Watergate Without the Break-In
WASHINGTON—It is time to stop referring to the "fired U.S attorneys scandal" by that misnomer, and call it what it is: a White House-coordinated effort to use the vast powers of the Justice Department to swing elections to Republicans.
This is no botched personnel switch. It is not even a political spat between the fired U.S. attorneys and Bush administration officials who deemed some of them insufficiently zealous in promoting the department's law enforcement priorities. Connect the dots and you see an insidious effort to corrupt the American electoral system. It's Watergate without the break-in or the bagmen.
The emerging picture is one in which widespread Republican claims of "voter fraud"—unsubstantiated in virtually every case examined closely by law enforcement officials, local journalists, state elections officials and academics—were used to stymie Democratic-leaning voter registration groups and create a taint around Democrats. The Justice Department's own statistics show that only a handful of people were convicted of voting illegally since it began a "voter integrity" initiative in 2002. Its top election crimes official, a career prosecutor, has told the U.S Election Assistance Commission that the proportion of "legitimate to illegitimate claims of fraud" hasn't changed.
The "voter fraud" claims that White House political adviser Karl Rove promoted before last year's congressional elections were in battleground states such as New Mexico, Pennsylvania and Wisconsin with closely contested races. He also has complained about alleged fraud in hotly competitive states such as Washington, Florida and Missouri. Curiously, states where elections often are decided by wide margins—New York, for instance—don't turn up on his lists.
According to McClatchy Newspapers, Rove pressed Justice officials about voter fraud probes in October. Complaints from Republican activists wound up in the hands of Kyle Sampson, former chief of staff to Attorney General Alberto Gonzales and a key figure in the imbroglio. Five of the 12 U.S. attorneys who were canned or targeted for removal were singled out for alleged laxity in pursuing voter-fraud prosecutions, The Washington Post has reported.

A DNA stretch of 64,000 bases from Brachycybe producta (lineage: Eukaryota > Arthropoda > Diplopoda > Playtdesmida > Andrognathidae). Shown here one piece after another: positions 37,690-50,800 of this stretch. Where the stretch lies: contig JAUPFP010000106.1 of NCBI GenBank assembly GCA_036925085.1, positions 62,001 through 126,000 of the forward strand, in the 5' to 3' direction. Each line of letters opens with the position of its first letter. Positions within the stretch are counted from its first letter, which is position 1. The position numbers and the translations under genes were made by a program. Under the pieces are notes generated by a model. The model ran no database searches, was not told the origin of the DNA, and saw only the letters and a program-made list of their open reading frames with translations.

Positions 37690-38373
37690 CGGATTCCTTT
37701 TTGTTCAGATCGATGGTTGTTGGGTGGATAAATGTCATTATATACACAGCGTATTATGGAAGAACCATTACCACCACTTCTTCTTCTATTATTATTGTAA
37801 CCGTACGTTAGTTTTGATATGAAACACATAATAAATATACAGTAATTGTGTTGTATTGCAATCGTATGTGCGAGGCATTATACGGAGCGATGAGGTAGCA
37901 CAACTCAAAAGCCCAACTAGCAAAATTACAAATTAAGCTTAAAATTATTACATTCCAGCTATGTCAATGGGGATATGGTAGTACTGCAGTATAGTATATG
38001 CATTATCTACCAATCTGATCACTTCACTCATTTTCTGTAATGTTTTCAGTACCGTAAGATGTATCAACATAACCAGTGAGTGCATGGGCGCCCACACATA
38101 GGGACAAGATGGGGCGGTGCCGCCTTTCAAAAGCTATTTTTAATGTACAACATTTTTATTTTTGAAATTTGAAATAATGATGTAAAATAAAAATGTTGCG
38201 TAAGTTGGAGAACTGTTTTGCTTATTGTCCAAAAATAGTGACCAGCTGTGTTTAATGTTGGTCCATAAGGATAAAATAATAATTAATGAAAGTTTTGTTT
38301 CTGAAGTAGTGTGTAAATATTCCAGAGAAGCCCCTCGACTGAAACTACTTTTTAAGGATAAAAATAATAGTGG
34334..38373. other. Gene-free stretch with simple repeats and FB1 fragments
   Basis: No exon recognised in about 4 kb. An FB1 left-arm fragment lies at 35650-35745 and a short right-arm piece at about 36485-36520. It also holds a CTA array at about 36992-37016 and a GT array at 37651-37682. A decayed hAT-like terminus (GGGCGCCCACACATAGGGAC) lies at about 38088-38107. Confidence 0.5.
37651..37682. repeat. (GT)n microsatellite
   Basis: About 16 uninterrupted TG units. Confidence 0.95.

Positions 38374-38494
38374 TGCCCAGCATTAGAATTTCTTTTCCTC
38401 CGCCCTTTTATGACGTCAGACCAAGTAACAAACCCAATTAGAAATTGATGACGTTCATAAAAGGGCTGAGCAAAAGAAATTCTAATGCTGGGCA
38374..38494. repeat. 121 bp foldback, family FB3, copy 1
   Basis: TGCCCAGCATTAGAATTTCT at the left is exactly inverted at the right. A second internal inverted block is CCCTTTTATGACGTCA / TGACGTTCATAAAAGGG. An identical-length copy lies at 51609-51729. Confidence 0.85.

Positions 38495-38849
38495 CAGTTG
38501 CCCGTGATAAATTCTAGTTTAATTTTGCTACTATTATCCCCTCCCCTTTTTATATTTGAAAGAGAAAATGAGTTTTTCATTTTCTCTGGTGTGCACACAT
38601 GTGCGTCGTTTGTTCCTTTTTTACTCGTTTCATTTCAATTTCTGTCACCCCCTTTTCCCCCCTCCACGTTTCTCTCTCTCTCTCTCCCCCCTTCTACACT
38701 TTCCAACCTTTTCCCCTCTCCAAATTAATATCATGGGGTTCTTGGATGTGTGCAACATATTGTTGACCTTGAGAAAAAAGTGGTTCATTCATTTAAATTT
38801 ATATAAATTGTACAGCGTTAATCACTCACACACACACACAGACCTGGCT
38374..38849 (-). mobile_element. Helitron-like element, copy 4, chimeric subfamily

The Justice Department's power to prosecute was expected to be put to use in carrying out a partisan witch hunt. Yet even this picture is incomplete.
The shenanigans involving U.S. attorneys must be seen alongside the parallel campaign to turn the department's voting-rights section into a rubber stamp for Republican efforts to enhance the voting power of their loyalists while diminishing that of Democrats.
Toby Moore, a former redistricting expert in the voting rights section and now project manager for American University's Commission on Federal Election Reform, says he believed that when the Bush administration began, ideological differences—a suspicion that liberals held too much sway—were at the root of chronic disagreements between political appointees and career lawyers. But he says he was wrong. "It now appears that what they were doing was not ideologically motivated but partisan motivated," Moore says. "They came in 2001 with the idea of changing the rules of elections to benefit the Republican Party."
The voting-rights section began producing rulings that would have the effect of crimping participation by Democratic-leaning voters. The department's backing of state photo identification laws, notably in Georgia, was one such case. Moore notes that the Georgia law, which was struck down in court, did not only burden minorities, the elderly and the disabled. It loosened rules for early and absentee voting, ballots typically used more often by the educated and affluent—and more likely to be cast by Republicans. A new fervor for forcing states to purge registration rolls of invalid names, a process that often deletes names of eligible voters, also seized the voting-rights section.
The most vivid nexus between the "U.S. attorneys scandal" and the subjugation of the voting-rights section to partisan pursuits comes in Missouri, where the abrupt resignation of U.S. Attorney Todd Graves in March 2006 was followed quickly by the interim appointment of Bradley Schlozman, who'd helped to recast the voting rights section in the Bush administration's image. Schlozman soon announced indictments of four workers for a liberal voter-registration group—the group itself had brought evidence of suspicious activity to the authorities. He did so just before November's election.
No set of coincidences could possibly result in this pattern. It suggests a scheme to use the levers of government to shape the pool of voters in favor of the ruling party. In a fledgling democracy, we would consider this shocking corruption. The chilling truth is that it can happen here—and apparently it did.
Marie Cocco's e-mail address is mariecocco(at symbol)washpost.com.
© 2007, Washington Post Writers Group